The Need for Recognition

Our efforts to improve public education have created a focus on results and a reliance on technology.  We now use sophisticated ways to track learning; our students’ scores on national, state, and local assessments are warehoused in systems that follow them through their educational experience.  Cutting edge technology helps us deliver a national curriculum, evaluate our effectiveness, and prepare students for the 21st century. We use a variety of data as evidence of our progress.

However well-intentioned these reform efforts, they have resulted in unintended consequences. As our attention shifted to results and technology, we lost focus on the only critical components of education: our young people and their educators. They have become invisible. If our efforts are to be successful, we must begin at a personal and individual level. We must recognize our students and teachers.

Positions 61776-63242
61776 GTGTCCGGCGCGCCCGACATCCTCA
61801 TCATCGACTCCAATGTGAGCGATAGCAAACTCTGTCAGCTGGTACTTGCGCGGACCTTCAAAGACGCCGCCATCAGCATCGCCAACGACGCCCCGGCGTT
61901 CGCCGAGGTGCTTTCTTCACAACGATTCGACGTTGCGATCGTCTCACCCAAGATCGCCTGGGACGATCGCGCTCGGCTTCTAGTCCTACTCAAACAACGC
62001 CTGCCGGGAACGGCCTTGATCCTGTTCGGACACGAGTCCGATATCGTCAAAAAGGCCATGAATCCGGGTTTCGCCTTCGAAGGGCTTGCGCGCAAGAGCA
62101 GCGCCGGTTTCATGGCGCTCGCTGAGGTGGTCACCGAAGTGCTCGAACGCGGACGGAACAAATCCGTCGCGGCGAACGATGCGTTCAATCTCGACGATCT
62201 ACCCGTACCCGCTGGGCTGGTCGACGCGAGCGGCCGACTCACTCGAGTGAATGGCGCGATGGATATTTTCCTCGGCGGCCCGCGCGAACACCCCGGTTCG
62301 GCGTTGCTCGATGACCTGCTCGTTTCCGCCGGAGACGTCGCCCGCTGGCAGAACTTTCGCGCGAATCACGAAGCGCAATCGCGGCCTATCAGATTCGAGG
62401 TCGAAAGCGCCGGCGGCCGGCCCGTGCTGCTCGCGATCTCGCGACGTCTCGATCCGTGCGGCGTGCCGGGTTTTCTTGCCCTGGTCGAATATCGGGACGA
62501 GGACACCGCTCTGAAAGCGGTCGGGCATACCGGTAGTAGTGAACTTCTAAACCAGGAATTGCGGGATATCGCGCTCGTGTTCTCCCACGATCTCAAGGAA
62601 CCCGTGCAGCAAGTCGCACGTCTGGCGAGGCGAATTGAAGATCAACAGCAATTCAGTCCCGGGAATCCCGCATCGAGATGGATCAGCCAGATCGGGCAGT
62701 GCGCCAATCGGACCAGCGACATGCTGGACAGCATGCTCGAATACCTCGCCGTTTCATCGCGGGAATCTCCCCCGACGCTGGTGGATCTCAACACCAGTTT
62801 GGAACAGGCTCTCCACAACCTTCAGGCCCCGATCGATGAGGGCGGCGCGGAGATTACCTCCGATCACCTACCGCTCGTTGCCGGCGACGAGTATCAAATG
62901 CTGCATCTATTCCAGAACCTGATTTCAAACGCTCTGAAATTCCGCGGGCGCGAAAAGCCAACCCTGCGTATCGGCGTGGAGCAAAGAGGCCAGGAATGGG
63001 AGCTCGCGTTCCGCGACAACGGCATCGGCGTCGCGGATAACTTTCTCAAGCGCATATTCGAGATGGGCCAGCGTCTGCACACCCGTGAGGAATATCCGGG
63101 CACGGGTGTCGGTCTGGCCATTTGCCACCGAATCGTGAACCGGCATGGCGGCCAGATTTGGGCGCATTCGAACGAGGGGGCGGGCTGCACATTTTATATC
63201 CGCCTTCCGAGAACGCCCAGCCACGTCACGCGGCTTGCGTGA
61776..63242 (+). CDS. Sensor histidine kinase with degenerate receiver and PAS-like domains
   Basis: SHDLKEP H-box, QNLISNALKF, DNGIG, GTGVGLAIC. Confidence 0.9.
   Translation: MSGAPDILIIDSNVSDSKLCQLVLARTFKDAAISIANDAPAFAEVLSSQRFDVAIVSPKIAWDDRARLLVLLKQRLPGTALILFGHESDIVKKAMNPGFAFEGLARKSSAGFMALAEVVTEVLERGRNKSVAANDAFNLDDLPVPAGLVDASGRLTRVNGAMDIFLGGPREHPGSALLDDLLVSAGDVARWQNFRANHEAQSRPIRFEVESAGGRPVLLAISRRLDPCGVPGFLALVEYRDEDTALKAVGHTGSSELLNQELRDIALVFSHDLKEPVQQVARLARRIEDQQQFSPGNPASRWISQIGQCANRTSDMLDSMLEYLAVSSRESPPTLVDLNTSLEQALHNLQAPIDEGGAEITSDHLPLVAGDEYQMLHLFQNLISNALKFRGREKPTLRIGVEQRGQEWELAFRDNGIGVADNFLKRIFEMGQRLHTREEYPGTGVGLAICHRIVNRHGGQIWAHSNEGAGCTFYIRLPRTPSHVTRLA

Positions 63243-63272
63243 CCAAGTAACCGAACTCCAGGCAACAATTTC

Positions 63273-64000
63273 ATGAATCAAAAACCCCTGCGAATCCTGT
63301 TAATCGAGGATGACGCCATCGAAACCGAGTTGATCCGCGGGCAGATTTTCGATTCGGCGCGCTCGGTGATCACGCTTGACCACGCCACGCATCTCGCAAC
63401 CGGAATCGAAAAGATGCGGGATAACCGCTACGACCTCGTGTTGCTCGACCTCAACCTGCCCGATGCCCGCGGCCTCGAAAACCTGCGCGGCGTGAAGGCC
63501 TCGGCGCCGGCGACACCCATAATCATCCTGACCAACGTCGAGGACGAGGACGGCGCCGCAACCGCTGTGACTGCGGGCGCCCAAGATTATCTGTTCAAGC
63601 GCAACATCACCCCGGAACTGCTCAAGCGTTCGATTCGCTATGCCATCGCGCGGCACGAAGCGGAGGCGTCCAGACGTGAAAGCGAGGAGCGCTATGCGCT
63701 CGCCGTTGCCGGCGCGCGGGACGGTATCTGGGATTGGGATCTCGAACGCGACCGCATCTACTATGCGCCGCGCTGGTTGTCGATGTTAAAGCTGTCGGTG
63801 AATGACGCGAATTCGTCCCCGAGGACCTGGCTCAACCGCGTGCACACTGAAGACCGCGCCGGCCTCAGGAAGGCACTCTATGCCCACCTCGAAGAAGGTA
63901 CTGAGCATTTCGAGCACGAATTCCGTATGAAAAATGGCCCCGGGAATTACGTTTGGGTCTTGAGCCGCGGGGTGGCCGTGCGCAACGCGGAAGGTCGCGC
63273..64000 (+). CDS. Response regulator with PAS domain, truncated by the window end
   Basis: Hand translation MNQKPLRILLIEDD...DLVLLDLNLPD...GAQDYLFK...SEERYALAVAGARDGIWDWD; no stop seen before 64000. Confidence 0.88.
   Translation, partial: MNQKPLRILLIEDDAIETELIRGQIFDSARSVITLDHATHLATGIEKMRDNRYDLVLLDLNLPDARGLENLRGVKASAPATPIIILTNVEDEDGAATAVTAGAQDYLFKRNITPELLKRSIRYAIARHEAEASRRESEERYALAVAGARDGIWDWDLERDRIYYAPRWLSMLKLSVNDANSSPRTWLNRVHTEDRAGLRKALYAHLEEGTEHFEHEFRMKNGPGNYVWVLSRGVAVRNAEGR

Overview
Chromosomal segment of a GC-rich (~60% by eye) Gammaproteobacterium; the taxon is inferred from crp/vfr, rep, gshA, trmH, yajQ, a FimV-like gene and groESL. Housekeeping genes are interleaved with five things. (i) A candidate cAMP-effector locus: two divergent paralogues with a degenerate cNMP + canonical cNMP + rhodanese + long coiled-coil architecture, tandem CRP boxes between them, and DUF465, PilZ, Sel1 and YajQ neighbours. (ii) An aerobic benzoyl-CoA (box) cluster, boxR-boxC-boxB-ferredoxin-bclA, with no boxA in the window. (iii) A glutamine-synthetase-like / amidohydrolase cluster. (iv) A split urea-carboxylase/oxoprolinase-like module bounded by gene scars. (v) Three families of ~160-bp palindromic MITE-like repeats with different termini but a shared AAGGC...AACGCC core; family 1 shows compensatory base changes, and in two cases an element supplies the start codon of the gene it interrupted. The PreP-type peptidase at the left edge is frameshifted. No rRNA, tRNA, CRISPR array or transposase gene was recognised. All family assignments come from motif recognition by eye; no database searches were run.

In this sense recognition does not refer to praise or reward for some behavior. Recognition is instead seeing the value of another person, acknowledging that person as "one of us."  When we are recognized, we see ourselves as a valued part of a collective action. Without this recognition, we find it difficult to see ourselves as part of a greater whole. 

In order to move forward, we must recognize those for whom these extraordinary reform efforts are designed to serve.  Moving students and their teachers to the forefront of any and all educational initiatives is the only way.

We must say to them in actions and in words, “I see you.”


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